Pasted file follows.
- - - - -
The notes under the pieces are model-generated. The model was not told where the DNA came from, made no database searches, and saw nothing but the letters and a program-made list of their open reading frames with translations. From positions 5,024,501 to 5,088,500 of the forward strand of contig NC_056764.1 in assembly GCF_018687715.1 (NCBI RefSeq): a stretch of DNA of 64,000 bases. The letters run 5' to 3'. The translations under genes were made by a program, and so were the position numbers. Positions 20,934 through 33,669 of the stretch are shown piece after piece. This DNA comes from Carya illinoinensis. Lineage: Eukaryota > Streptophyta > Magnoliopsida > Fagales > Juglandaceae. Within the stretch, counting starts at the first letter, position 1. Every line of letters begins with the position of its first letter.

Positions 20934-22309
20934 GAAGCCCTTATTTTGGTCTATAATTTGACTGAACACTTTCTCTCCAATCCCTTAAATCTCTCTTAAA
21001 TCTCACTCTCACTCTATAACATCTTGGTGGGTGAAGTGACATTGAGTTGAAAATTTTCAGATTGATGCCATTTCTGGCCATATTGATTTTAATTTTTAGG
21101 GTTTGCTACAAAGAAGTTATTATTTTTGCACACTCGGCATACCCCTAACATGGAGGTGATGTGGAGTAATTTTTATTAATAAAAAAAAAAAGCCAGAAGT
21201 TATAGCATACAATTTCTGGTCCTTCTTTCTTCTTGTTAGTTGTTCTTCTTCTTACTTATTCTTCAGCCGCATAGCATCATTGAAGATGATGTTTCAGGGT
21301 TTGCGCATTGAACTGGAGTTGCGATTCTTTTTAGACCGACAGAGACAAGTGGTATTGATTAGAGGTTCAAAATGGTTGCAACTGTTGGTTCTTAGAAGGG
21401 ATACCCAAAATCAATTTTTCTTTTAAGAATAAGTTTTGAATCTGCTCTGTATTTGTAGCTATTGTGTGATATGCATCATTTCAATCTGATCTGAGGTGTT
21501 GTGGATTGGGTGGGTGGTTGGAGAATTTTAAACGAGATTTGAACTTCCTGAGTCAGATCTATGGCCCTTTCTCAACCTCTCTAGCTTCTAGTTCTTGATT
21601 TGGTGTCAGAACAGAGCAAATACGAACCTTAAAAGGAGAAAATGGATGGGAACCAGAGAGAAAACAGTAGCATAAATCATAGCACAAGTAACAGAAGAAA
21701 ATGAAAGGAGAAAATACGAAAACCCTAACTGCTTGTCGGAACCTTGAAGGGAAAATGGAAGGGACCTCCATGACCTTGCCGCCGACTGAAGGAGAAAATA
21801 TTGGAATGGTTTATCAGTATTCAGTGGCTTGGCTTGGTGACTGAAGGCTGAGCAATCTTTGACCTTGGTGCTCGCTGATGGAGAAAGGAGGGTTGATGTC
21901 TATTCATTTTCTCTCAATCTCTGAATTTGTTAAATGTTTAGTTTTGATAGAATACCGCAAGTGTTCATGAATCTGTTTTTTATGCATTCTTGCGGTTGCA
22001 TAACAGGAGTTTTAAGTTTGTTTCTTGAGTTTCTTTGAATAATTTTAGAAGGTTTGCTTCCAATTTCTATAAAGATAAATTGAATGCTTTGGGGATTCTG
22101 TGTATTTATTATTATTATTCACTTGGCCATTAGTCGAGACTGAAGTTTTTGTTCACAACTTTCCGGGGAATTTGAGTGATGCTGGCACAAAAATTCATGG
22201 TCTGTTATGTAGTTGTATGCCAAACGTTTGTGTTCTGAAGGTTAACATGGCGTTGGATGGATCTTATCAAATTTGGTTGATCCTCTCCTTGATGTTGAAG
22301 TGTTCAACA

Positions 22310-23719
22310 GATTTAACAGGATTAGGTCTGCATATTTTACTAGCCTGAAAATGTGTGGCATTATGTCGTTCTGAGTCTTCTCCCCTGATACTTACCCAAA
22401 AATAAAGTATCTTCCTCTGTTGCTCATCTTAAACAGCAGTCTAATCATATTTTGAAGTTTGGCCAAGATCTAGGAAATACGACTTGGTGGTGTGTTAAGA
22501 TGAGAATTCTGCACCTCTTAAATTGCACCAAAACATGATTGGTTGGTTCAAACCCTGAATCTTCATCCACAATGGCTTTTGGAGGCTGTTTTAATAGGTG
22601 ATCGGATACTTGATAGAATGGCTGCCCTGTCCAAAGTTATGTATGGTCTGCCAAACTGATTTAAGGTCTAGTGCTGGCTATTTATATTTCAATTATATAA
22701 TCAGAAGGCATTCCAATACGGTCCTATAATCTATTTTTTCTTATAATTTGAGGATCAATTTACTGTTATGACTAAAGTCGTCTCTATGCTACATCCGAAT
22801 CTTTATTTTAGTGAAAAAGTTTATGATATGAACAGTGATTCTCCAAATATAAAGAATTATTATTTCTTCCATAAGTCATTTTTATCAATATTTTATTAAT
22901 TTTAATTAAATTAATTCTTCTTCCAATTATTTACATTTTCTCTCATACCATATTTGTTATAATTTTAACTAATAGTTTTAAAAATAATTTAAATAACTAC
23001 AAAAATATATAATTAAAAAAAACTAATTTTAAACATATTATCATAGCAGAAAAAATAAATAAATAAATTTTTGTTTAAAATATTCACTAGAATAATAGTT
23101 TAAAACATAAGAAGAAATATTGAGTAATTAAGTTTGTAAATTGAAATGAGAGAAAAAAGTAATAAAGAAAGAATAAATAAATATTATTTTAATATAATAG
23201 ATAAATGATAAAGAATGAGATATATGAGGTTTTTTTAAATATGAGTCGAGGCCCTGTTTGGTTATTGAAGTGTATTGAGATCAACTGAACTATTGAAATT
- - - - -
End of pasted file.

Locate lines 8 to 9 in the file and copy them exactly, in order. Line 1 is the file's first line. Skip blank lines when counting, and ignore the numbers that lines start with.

21401 ATACCCAAAATCAATTTTTCTTTTAAGAATAAGTTTTGAATCTGCTCTGTATTTGTAGCTATTGTGTGATATGCATCATTTCAATCTGATCTGAGGTGTT
21501 GTGGATTGGGTGGGTGGTTGGAGAATTTTAAACGAGATTTGAACTTCCTGAGTCAGATCTATGGCCCTTTCTCAACCTCTCTAGCTTCTAGTTCTTGATT